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p'k in Visual Studio .NET
p'k Scan PDF417 2d Barcode In .NET Framework Using Barcode Control SDK for VS .NET Control to generate, create, read, scan barcode image in VS .NET applications. PDF417 2d Barcode Encoder In Visual Studio .NET Using Barcode encoder for .NET Control to generate, create PDF417 image in Visual Studio .NET applications. Figure 714 Lowestorder contributions to the interaction with an external field.
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[1  _IX_ 2 (In ~  ~ !) oJ
Ag(x) (777) (1 + 2:) 4~ If/(X)(JvpljJ(X)F~P(X)} In the second form the first term introduces a convective current analogous to the one pertaining to scalar particles, and its interaction with Ae is affected by infrared divergences. The second term has a simple interpretation. In the limit of a constant Fe it reduces to an effective magnetic dipole energy. Let us assume that F represents a constant magnetic field F12 =  B 3, F23 =  Bl, F 3i =  B2, (J12 = (J3, etc. It then reads B' B {2: (1 + 2:)2 f
3 d x If/(x) ~ ljJ(X)J
(778) When discussing the Dirac equation we found a gyromagnetic ratio 2 leading to a magnetic dipole moment e e (J (J=22m 2m 2 We see that to order h quantum corrections modify this gyro magnetic ratio written in the form g = 2(1 + a), where a is called the anomaly, by a = IX/2n. This result first derived by Schwinger in 1948 has been confirmed by numerous accurate experiments, which enable us to test higherorder corrections. The electron anomaly is mass independent to lowest order. Therefore, the same result applies as well to any elementary spin i particle such as the muon. A complete theory to higher orders requires the consideration of all charged particles interacting with the electromagnetic field. This leads to a difference in these anomalies arising from mass differences. At the present time, calculations have been pushed to third order (three loops). They read 1 IX a;h = 2 ~  0.328 478 445 (IX)2 + 1.183 (11) (IX) = 1159652359(282) x 10 12 ~ ~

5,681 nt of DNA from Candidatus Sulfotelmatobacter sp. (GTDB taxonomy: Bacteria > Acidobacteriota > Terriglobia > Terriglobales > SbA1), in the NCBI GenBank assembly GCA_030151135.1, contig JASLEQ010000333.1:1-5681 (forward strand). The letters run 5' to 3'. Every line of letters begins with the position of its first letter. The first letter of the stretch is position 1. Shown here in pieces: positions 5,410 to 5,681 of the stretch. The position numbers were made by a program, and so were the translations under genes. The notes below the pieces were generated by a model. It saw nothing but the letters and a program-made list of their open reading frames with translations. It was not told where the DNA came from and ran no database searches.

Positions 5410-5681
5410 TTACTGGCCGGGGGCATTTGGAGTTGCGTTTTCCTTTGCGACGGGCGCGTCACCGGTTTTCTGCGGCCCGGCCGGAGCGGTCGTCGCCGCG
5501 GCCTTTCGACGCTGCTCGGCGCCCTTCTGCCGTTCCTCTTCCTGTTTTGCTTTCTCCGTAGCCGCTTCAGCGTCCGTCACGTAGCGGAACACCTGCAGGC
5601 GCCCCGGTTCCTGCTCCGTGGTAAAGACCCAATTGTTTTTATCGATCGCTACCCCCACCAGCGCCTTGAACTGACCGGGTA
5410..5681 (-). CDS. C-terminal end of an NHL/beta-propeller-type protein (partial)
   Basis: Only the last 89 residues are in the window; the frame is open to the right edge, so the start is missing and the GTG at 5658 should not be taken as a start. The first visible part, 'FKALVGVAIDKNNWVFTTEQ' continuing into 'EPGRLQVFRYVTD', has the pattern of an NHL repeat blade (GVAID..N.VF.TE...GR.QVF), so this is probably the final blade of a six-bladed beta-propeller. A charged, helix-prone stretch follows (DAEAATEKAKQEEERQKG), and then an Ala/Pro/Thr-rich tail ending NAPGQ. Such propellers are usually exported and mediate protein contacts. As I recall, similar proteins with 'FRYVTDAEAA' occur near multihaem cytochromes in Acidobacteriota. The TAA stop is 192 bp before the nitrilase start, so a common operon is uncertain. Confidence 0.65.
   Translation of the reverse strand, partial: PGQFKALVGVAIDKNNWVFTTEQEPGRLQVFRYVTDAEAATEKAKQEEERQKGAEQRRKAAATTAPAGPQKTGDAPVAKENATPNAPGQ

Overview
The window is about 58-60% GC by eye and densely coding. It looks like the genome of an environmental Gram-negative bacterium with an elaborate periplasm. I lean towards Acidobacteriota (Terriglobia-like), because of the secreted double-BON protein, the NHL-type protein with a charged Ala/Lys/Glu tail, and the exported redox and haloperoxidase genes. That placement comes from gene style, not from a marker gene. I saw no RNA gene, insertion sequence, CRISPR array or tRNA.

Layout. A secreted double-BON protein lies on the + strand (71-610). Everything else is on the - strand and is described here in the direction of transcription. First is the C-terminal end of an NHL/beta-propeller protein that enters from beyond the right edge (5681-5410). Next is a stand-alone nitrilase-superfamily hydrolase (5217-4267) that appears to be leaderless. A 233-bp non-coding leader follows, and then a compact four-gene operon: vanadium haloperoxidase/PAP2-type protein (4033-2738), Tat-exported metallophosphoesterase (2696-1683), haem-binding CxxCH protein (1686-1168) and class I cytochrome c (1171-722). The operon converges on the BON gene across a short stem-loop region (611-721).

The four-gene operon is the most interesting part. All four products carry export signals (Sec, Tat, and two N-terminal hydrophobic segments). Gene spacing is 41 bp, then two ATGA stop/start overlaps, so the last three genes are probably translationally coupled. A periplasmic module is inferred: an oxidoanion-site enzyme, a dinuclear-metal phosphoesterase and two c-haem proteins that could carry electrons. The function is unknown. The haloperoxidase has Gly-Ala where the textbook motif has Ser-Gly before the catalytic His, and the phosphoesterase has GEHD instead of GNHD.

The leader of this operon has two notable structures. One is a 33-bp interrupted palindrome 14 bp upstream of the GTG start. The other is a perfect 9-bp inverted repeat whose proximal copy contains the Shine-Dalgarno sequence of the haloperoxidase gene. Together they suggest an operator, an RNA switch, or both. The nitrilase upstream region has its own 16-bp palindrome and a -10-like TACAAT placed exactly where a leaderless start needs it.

(Numbers in parentheses indicate uncertainties.) The latest measurements are of a similar accuracy and are likely to be improved in the near future: a~xp =
1 159652410 (200) x 10 12 To cope with such an improvement the theoretical program involves obtaining the (IX/n)3 term with greater accuracy and evaluating the next order [since (IX/n)4 ~ 29 x 10 12 ] represented by as many RADIATIVE CORRECTIONS
as 891 Feynman diagrams! Minor contributions involve the insertions of a muonloop vacuum polarization correction in the virtual photon propagator (~2 x 10 12 ) together with hadronic (~1.4 x 10 12 ) or weak (~0.05 x 10 12 ) contributions. The measurement of the electron anomaly is likely to become in the near future one of the most precise means of obtaining an accurate value of the fine structure constant ()(, by a unique combination of theoretical and experimental skills. In the case of the muon anomaly the uncertainties on hadronic corrections set a limit on the accuracy of theoretical predictions. The most recent measurement gives a;xp = 1 165922 (9) x 10 9 The pure electrodynamic contributions are
a~ed =
1 ()( (()()2 (()()3 :2; + 0.765 782; + 24.45 (0.06); + 128.3 (71.4) (()()4 ; 1 165851.8 (2.4) x 10 9 where the ()(4 term is an estimate using the large ratio mp/m" and the hadronic correction is of order d,:adr =
66.7 (9.4) x 10 9 The theory is in reasonable agreement with experiment with a prediction
a~h = 1 165919 (10) x 10 9 Weak interaction effects are expected to contribute at the level of a:eak ~ 2 x 10 9 . The first term in the effective hamiltonian (777) appears troublesome in view of its infrared singularity. This arose from our insistence on having an isolated pole in the corresponding Green function. However, such a state can never be separated from those including an arbitrary number of soft photons. The latter are always excited as soon as a charged particle suffers a change in velocity, no matter how small. Therefore we have to include processes involving real emission or absorption of soft photons in the external field as soon as we discuss the virtual electromagnetic effects embodied in Eq. (777). The fictitious photon mass disappears from the final answer to a physically correct question, being replaced by the experimental resolution.